Wednesday, November 26, 2014

Relaxing before Thanksgiving--a command performance

In the few weeks since I last saw her, my granddaughter has mastered the imperative mood. "Dump it!" she says, and then she grabs the bin of toys and dumps it. "Read book!" she says, and I read her a book. "Cookie--want it!" she says, and I give her a cookie. That's what grandma is for--or, rather, Gamma, which is what she calls me. I am happy to be that Greek letter.

This morning we colored pictures, played peek-a-boo, and wandered out in the cold to visit the neighbors' chickens, which is a lot more fun than anything I've done on campus lately. At sushi lunch she begged for chopsticks to mimic the rest of us, but it turns out that stabbing sticky rice with a chopstick is not the most efficient way to get it to your mouth.

But that's okay. Save a few skills to learn later, right? And while she's learning to master her world, she provides plenty of free entertainment for the rest of us. 

Monday, November 24, 2014

Abandoning the lookout post

Five years ago this week, after I'd finished my final chemotherapy session, I asked my oncologist what to expect next and he said, "We watch you." And he has: through five years of periodic CT scans, blood tests, and checkups, he's faithfully manned the lookout post to watch for any hint that those nasty little cancer cells might be massing for invasion, but today we're done watching. Last week's tests came up totally clear, so I don't need to do any more follow-ups. As much as I appreciate my wonderful oncologist, I'm hoping that I never have to see him again--professionally, anyway. Time to close up the lookout post and head on home happily because all the watching is over.

Sunday, November 23, 2014

But whose failure is it?

Grading a pile of freshman papers at this point in the semester really should not make me feel like a complete and utter failure as a human being. After all, a few of the papers demonstrate an impressive ability to appeal to readers, assemble an argument, and employ evidence effectively to support that argument, and a few others reveal significant improvement in writing skills. I ought to focus on those instead of the others.

Oh, the others.

You don't want to know about the others.

Did they badly paraphrase whole paragraphs from sources and then tack on the barest hint of a citation at the end? Yes they did.

Did they copy and paste from an online source without even bothering to change the font so that the copied material fairly screams "Search me!"? You know they did.

Did they mangle their in-text citations and Works Cited listings in so many incomprehensible ways that it's virtually impossible to detect which source is actually being referred to at any given moment? Of course they did.

Did they upload the wrong paper to the course management system? Don't even get me started.

This isn't even the final paper of the semester; these students have one more opportunity to prove to me that all the work we've been doing all semester long has actually made some sort of impact on their skills. Maybe it's not too late! Maybe they'll all spend Thanksgiving break working extra-hard to make sure the final paper is a resounding success!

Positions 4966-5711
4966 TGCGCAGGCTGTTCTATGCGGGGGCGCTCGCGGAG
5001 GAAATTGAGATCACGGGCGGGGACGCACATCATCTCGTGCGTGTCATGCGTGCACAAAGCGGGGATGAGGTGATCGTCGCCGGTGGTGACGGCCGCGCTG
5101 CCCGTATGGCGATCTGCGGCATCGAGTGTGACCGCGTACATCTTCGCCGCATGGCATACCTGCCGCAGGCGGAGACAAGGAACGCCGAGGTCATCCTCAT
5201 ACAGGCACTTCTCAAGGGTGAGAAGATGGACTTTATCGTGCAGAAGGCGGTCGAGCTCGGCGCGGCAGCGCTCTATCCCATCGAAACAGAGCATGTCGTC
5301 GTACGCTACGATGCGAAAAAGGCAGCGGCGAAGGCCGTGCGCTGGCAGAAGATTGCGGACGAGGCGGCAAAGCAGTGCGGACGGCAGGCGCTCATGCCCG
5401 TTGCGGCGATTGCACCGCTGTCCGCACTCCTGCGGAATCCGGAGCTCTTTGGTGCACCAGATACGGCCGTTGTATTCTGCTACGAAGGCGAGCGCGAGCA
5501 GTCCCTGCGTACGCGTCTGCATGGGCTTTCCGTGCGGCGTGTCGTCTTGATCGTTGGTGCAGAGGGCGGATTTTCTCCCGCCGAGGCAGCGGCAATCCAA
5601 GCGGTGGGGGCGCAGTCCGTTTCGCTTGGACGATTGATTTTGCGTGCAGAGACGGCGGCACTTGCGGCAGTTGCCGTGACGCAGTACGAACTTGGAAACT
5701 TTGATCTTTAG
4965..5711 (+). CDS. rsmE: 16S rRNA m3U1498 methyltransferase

And maybe I've got cranberry sauce where my brains should be. 

Friday, November 21, 2014

It's not just Friday--it's Penultimate Friday!

Any professor on campus can tell you exactly how many Monday classes remain on the schedule before finals week and exactly how many student assignments we'll need to grade before it's all over and exactly how many long horrible meetings stand between us and sanity, and it makes us a little giddy. Today, for instance, is Penultimate Friday: since we have next Friday off for Thanksgiving break, today's classes are the second-to-last Friday classes I'll teach before finals. This calls for a celebration!

When we proffies go a-stumbling
'cross the campus in a daze
all distracted and a-mumbling,
"Just a few more bleeping days,"

When the steaming stacks of papers
fill our minds with undelight
but we cheer and cut fine capers
when one student learns to cite,

When the calendar confronts us
with its dwindling stock of days,
then we pray for no more dunces
in our Penultimate Friday way.

Thursday, November 20, 2014

A question for the Plagiarism Police

Here's the situation: The paper is due tomorrow and you've already read and responded to student drafts a week ago. A student whose draft was barely there asks you to look over another draft just in case he missed anything. You quickly skim his draft, note tremendous improvement except for a few format and grammar problems, and then get the sinking feeling that part of this work was copied and pasted from somewhere else. How do you respond?

1. Google the suspicious passage, locate the online source, and tell the student he's getting an F on the paper and you're writing him up for plagiarism.

2. Google the suspicious passage, locate the online source, and warn the student that he'd better rewrite the plagiarized sections before submitting the paper for grading.

3. Send the student an e-mail (paper trail!) reminding him of the importance of properly punctuating and citing sources and suggesting that if he has unintentionally (!) copied and pasted from online sources without proper punctuation and citation, he will get an F on the paper. Then Google the suspicious passage, locate the online source, and wait for the student to submit the paper for grading so you can pounce on the plagiarized passages and give him his well-deserved F.